Wednesday, August 12, 2009

bad bad bad bad bad, bad technology*

*to the tune of Red Guitars' forgotten gem "Good Technology"

Sure, everyone's got their own "We can put a man on the moon, but we can't do Apparently Simple Technological Task X" homily. My grandmother's favorite was to lament how WHIS couldn't come in clearly at our house 15 miles away from the transmitter, even though we could get clear footage from the Moon.

Well, the footage from the Moon would have been clear at our house if WHIS had a stronger signal or if we could have gotten ahold of a Greenbank antenna, but that's another story.

The story I'm about to tell, and I do have one, is about my pick for the Most Volatile Technology of the Modern World. It's my own personal We Can Put a Man on the Moon, But... story.

I have traveled all across this great land of ours, and one thing is true, no matter if you're in Roanoke or Raleigh, San Francisco or Sarasota, Nashville or New York, Peoria or Pittsburgh:

The Frozen Coke machine doesn't work.

It doesn't matter if it's called an Icee or Slushee. It doesn't work.

It's not frozen enough.

It's too frozen and doesn't want to come out of the machine.

The Coke - or flavoring of your choice - isn't mixed correctly and tastes icky.

Most likely, the machine isn't working at all.

I myself am not a fan of nor a connoisseur of Frozen Cokes or similar beverages, or my list of maladies might be even longer. But I have been involved with significant others who scour with eagle eyes every gas station, convenience store, food court, food avenue, and other possible fountain-drink-dispensing venue, ever hopeful that they'll spy a Frozen Coke machine.

Sadly, even when they've identified their prey, their initial jubilation oft becomes disappointment within minutes, even seconds.

Why? Because the Frozen Coke machine doesn't work.

Forget about obvious, general advance in technology during the past few decades, like how a $5 flash drive you can buy at any discount retailer has over 100 times more storage than the hard drive on my first computer. Many food technologies have improved greatly over my lifetime as well. Soft drinks in two-liter plastic bottles no longer taste like plastic. Frozen pizzas still aren't as good as the real thing, but the gap has narrowed considerably from the cardboard-with-bad-pepperoni-esque-meat-pieces days of yore. Packaged cookies were once all brick-hard, but now soft and moist prepackaged cookies - if that's the kind of cookie you're after - are abundant and tasty.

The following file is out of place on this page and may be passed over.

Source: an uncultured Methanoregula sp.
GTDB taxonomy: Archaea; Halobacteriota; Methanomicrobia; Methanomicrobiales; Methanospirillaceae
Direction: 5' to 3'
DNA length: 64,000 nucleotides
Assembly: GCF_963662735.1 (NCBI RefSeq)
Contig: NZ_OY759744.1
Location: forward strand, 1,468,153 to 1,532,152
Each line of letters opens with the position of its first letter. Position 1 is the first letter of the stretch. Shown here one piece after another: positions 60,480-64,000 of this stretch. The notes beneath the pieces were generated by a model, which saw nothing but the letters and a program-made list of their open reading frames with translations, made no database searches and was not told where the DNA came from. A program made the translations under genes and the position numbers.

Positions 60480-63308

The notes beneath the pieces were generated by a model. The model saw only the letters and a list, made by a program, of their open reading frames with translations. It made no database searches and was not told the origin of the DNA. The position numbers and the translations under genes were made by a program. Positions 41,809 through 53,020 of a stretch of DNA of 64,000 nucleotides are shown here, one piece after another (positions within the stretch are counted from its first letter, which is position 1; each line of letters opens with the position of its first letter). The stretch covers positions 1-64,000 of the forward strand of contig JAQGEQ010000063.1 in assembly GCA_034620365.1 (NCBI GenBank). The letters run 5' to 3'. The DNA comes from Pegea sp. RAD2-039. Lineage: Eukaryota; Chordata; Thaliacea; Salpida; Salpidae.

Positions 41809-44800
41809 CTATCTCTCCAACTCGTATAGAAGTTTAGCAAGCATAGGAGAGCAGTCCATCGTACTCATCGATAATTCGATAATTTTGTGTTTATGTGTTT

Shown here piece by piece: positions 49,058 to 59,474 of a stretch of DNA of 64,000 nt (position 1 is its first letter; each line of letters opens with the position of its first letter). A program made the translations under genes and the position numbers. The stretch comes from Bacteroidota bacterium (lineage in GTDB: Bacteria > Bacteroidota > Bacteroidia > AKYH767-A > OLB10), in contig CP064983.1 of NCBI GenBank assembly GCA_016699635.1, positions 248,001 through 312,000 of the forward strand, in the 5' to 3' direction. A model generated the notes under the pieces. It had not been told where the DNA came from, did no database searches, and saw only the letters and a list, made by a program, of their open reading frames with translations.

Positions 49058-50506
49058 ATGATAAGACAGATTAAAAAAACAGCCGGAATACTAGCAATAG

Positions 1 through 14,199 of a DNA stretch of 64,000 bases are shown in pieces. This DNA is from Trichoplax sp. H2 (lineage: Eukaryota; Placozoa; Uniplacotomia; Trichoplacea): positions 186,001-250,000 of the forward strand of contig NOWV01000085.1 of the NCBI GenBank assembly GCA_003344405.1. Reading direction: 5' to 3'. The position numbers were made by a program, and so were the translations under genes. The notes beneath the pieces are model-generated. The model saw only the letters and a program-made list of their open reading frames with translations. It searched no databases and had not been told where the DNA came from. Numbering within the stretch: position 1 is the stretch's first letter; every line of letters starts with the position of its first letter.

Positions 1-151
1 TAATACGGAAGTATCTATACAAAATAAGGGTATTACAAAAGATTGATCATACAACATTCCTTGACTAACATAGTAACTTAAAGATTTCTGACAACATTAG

But the Frozen Coke machine still doesn't work.

Forget putting another man on the moon by 2020. What our government really needs to be pouring those R&D dollars into is into doing something that hasn't been done before, i.e., solving the greatest technological hurdle of our time: making a reliable Frozen Coke machine. T. Boone Pickens, are you reading me?

Saturday, August 8, 2009

oh those overflow women gimme gimme gimme the overflow blues

At my alma mater, Concord College (now pretentiously remonikered as Concord University), the two largest dorms are twin buildings on the west of campus, Men's and Women's Towers. My cousin Rusty and I roomed together in Men's Towers for the duration of my time there.

At the beginning of the new school year in both 1986 and 1987, there were more women signed up for the freshman class than could be housed in the dorm space normally allocated to the fairer sex. So both years, Concord's administration decided to clear the bottom two floors of Men's Towers to house these women.

Bizarrely, the college decided to call the women residing in Men's Towers "overflow women."

I kept expecting one to float up through our toilet, or for a torrent of them to rush out of the lobby and into the street - a cataract of buoyant females and random dorm room jetsam flooding downtown Athens. Could the administration have come up with a more unflattering term?

Both years, the situation didn't last for long. The normal attrition of no-shows and early drop-outs allowed the tide of overflow women to recede into Women's Towers and Wilson Hall within a week, probably to the disappointment of the men who wasted all the time they spent drilling peepholes into their floor.

But still... overflow women? Seriously?